Brett Kavanaugh’s appointment to the DC Circuit – generally regarded as the second highest federal appellate court and the principal farm team for candidates for the Supreme Court – was one of the most egregious in Bush’s eight-year term.

    Kavanaugh’s principal accomplishments after Yale Law School were serving as a staffer on the Hill, cooking and bottle-washing for Ken Starr, and shepherding CheneyBush’s judicial nominations through the Senate confirmation process. He had virtually never practiced law, achieved senior partner or general counsel or top executive status, been elected to high political office, run a large federal agency or served in any judicial capacity – all typical qualifications for a lifetime appointment to a seat on a federal appeals court. By comparison, Harriet Miers would have been over-qualified for appointment to the Supreme Court, and she didn’t make it

    Mr. Kavanaugh’s judgments are more reliably conservative and pro-executive power than Thomas’, Scalia’s, Roberts’ or Alito’s.

    • emptywheel says:

      Mr. Kavanaugh’s judgments are more reliably conservative and pro-executive power than Thomas’, Scalia’s, Roberts’ or Alito’s. Which is saying something.

      THere. Finished it for you.

      Yeah, I was rereading Bush’s Law in the last several day and just shaking my head that Cavanaugh went from basically a glorified secretary to Bush to serving on the Appeals Court.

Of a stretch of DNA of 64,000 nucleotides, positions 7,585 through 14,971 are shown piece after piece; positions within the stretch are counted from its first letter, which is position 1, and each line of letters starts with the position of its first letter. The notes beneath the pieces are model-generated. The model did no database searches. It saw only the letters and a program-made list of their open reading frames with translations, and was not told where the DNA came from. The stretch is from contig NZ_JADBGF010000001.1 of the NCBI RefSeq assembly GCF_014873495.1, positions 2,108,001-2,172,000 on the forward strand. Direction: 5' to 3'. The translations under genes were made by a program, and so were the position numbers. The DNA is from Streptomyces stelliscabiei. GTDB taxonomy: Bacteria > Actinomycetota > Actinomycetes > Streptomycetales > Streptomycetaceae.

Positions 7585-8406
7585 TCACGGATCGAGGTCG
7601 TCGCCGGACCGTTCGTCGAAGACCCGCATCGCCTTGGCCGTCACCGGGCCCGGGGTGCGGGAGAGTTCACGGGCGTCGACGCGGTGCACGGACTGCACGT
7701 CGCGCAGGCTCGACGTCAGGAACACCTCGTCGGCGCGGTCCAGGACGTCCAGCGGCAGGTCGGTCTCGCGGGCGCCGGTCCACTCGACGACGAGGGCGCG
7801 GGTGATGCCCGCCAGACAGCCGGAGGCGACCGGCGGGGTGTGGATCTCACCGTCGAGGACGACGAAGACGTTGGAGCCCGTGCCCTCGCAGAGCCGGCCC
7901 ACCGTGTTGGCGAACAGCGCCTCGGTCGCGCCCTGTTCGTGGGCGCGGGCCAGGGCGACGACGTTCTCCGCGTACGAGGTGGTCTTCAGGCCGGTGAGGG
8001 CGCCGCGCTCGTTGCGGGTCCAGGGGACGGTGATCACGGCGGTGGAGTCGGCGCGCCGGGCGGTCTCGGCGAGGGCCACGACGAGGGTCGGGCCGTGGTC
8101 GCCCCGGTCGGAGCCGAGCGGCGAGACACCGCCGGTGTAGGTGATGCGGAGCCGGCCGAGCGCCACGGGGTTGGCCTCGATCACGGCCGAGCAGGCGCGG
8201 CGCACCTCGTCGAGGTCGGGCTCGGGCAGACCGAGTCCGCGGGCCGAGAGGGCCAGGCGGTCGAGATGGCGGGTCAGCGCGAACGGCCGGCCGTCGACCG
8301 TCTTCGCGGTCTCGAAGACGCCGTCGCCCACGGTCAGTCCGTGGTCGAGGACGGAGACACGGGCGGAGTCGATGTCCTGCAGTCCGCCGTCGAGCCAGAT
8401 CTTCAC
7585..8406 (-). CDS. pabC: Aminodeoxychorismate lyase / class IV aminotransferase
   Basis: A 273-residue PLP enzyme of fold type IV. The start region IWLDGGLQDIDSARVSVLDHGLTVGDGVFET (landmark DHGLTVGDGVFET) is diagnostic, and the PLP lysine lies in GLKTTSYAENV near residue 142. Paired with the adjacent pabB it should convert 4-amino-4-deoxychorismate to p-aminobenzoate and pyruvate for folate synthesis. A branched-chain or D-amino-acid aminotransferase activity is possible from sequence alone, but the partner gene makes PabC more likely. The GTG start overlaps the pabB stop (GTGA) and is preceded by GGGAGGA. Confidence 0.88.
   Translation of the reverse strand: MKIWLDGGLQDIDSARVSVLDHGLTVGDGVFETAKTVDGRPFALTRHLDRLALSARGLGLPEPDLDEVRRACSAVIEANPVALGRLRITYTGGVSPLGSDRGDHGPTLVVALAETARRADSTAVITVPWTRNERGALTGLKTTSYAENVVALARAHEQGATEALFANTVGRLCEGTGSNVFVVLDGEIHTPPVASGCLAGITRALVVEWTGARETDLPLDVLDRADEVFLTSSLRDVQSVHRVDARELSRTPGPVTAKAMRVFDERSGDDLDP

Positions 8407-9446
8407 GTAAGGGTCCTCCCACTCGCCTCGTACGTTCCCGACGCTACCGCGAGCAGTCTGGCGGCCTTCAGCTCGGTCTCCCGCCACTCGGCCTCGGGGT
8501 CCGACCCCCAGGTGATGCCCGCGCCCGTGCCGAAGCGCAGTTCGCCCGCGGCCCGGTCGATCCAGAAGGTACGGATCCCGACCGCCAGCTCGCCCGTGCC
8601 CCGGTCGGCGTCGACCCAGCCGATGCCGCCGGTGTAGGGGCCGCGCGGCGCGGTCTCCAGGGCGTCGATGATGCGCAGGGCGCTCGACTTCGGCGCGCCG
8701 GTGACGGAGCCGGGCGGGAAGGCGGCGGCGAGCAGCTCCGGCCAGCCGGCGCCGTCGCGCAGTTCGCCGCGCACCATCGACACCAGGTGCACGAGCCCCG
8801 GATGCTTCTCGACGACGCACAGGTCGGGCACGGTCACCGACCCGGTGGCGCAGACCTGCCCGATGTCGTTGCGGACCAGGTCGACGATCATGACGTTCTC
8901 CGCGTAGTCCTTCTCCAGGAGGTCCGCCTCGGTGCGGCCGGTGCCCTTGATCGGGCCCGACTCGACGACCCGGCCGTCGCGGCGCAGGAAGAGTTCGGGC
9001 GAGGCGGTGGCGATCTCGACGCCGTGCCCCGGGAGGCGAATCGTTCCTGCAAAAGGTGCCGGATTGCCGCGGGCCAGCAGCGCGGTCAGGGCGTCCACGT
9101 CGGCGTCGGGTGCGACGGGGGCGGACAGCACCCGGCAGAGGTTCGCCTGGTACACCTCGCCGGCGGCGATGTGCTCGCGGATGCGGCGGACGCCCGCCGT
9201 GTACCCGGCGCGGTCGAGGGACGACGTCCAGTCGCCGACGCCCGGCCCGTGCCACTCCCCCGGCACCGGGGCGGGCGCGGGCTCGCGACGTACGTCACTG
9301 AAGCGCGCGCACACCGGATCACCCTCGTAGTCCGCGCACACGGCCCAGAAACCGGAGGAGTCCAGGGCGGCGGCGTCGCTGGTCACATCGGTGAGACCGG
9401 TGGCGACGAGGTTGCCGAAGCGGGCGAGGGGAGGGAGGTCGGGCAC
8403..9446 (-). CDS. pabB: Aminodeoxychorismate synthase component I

7. earlofhuntingdon says:

    [T]he court [Kavanaugh] determined that circumstantial evidence, such as a detainee being in the same location as other al-Qaeda members, is enough to meet the standard to hold a prisoner without charge.

    That standard, the court wrote in its decision today, “along with uncontested facts in the record, demonstrate that Uthman more likely than not was part of al Qaeda.”

    Depriving someone of their liberty, in the absence of a charge, ought to require more than circumstantial evidence or a “more likely than not” standard. Conviction, at least theoretically, still requires proof beyond a reasonable doubt. But who needs a conviction when the president asserts an unchallenged right to detain a citizen without charge or trial because someone on his staff considers that person scary.

  8. earlofhuntingdon says:

    On a thread last week about the government’s wide-ranging data collection and use practices, I hypothesized that circumstantial and accidental events could lead to an arrest. It ran something like this:

    Your car’s and your cell phone’s GPS tracking data shows that you stopped for five minutes near a Walgreen’s. You withdrew $400 from the ATM and went in to buy three bottles of hydrogen peroxide for an 8th grade boys’ club’s science experiment. Next door to Walgreen’s was a Starbucks and mosque. At the same time you ran your errand, an alleged member of al Qaeda walked past the mosque and stopped for a coffee at the Starbucks. You both left at the same time. Suddenly, you’re associates.